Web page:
This is an essay by SelfDesign learner Saphren Ma for English 11.
The history of opera dates back 2,500 years to the birth of democracy in ancient Greece, as the Athenians used performances to celebrate their identity. The performances consisted of dance, music, songs, speech and grand spectacle. This form of art was the predecessor and the inspiration for modern opera. Modern opera along with ballet were born from royal entertainment in Italy and France in the 17th-century.
Generally, operas were used to celebrate political visits, marriages, or to display wealth and status. Productions like these were often used by the nobility in order to impress royals or foreign dignitaries. In the early years of opera, stories were often drawn from Greek myths or ancient Roman stories.
Claudio Monteverdi was the first composer to create what we now know as recognizable opera, which is a story told through music and song. One of the very first operas to be presented was Orfeo, which was performed for the first time in Mantua, Italy in 1607. After that, opera became increasingly very popular throughout Europe. The first London production of Orfeo took place 300 years after being written, and remains the earliest opera ever written that is still performed today.
Each of the operatic countries around the world create operas in vastly different ways, and use elements of their heritage and culture in order to create exotic and unique pieces. In the first European operas, the intent was to compose and make music subservient to the words. These first operas used recitatives, and what tended to be small musical accompaniment interspersed with beautifully delicate, if little, orchestral interludes. After Italy, Rome and France, Venice became more and more rapidly the opera epicentre of Europe.
When the first opera house was opened in Venice in 1637, opera started becoming increasingly accessible to the public, as it had previously been more of an aristocratic art form. Operas’ rise in popularity started in 17th century Europe, growing until the 19th century when composers such as Wagner and Verdi showcased their brilliant works in Venice in what is now know as the Golden Age of Opera.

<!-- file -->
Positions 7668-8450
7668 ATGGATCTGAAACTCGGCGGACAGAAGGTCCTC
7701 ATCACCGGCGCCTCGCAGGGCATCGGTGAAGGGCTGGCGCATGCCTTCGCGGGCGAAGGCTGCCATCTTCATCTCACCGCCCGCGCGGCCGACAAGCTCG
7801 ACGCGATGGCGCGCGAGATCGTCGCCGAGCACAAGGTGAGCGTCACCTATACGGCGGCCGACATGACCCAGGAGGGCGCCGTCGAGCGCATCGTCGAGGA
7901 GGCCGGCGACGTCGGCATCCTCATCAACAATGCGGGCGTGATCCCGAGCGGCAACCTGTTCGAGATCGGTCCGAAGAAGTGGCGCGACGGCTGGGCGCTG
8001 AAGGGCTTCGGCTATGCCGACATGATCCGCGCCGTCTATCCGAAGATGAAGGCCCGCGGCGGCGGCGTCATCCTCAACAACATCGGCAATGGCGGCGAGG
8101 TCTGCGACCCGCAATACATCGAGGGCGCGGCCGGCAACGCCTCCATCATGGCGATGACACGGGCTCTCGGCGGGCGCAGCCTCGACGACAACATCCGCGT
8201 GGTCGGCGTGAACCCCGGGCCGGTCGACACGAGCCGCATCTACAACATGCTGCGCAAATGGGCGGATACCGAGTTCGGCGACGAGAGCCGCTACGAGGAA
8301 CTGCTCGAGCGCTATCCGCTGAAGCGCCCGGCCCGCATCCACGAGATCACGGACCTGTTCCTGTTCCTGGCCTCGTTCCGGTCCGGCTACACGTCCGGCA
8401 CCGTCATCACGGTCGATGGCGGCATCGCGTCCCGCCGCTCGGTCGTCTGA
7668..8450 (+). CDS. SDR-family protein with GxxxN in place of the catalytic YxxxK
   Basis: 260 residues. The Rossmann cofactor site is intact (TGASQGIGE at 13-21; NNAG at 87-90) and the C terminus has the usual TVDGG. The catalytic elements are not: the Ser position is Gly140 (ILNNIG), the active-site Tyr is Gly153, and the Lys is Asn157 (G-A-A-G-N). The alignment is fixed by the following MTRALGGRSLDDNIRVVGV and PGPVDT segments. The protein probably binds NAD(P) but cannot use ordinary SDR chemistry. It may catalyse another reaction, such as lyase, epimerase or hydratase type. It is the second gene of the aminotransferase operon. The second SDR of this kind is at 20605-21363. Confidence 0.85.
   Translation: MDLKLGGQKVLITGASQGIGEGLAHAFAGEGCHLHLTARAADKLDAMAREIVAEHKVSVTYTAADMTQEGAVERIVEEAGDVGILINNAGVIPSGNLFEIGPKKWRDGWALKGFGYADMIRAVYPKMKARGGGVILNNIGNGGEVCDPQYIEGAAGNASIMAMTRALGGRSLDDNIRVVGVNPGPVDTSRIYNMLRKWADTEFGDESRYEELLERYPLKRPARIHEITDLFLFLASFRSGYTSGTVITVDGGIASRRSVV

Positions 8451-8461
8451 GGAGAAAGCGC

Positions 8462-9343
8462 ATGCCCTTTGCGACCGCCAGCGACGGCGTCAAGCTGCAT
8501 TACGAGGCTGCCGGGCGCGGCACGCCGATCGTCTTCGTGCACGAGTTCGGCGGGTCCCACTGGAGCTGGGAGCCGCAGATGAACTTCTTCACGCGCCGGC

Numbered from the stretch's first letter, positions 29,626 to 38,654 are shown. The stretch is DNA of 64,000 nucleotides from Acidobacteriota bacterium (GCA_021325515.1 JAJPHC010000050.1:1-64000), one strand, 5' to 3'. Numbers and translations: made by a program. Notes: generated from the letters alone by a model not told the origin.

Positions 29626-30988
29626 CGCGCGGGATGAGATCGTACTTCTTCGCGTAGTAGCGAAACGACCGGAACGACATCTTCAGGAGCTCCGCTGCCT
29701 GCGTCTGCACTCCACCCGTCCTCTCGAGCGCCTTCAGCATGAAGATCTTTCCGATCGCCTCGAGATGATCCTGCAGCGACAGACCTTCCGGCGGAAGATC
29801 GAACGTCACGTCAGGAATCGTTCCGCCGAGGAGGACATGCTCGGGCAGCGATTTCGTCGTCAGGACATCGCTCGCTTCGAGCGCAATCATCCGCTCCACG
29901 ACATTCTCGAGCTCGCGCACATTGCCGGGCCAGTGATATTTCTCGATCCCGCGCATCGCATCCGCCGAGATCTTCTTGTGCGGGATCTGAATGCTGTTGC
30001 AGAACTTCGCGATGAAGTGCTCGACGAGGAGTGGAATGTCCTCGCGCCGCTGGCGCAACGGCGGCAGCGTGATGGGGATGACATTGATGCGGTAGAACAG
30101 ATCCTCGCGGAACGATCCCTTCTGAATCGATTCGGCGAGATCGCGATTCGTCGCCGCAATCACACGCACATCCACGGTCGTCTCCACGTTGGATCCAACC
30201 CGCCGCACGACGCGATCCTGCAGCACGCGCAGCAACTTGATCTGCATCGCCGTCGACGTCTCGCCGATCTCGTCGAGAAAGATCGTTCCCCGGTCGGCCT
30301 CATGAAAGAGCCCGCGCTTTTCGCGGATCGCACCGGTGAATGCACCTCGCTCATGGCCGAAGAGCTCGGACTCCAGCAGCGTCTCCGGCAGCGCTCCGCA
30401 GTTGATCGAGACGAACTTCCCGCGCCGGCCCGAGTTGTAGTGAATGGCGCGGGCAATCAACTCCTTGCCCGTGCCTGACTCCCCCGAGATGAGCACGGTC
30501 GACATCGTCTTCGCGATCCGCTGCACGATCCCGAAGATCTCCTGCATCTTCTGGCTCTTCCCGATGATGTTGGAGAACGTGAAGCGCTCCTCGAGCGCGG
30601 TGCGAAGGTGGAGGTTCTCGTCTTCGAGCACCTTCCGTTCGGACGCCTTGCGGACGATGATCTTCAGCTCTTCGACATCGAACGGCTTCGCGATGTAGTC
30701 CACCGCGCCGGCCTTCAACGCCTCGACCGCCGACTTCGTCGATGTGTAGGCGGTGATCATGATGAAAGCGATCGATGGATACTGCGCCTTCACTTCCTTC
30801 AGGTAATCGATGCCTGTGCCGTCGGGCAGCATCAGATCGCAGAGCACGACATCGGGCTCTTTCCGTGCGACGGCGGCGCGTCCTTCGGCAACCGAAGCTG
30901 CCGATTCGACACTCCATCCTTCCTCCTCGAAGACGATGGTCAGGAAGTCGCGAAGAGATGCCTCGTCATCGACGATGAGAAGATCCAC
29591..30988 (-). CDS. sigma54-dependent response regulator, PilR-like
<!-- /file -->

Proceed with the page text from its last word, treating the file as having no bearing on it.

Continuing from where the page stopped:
“Wagner gathered music, drama, poetry and staging in what he called music drama. In his operas, the orchestra became part of the story, and he frequently used the leitmotiv, a musical phrase associated with a character, an event or an idea” ( opera-europa.org). The orchestra played a key role in the operas because of the large and intense sound of the instruments as well as the musician’s ability to convey grief, death and heartache, or love, marriage and joy. In Russia and Eastern Europe though, a more specific tradition began, inspired by famous national literature, or by significant events throughout history. These operas included ballet, scenic effects, dramatic action and in some cases, included spoken dialogues.
Asia has a completely different operatic history dating back to the Tang Dynasty (618-907), when Emperor Taizong first opened an opera school by the name of Liyuan, meaning Pea Garden. Ever since then, Chinese opera performers are referred to as disciples/children of the pear garden. Chinese opera is one of the oldest dramatic art forms in the world. When the school was first opened, it was a rather uncommon art form exclusive to mainly people of high classes or nobility, much like opera in Europe. It wasn’t until the Qing Dynasty beginning in 1644, that it became fashionable amongst ordinary people to perform in or watch operas.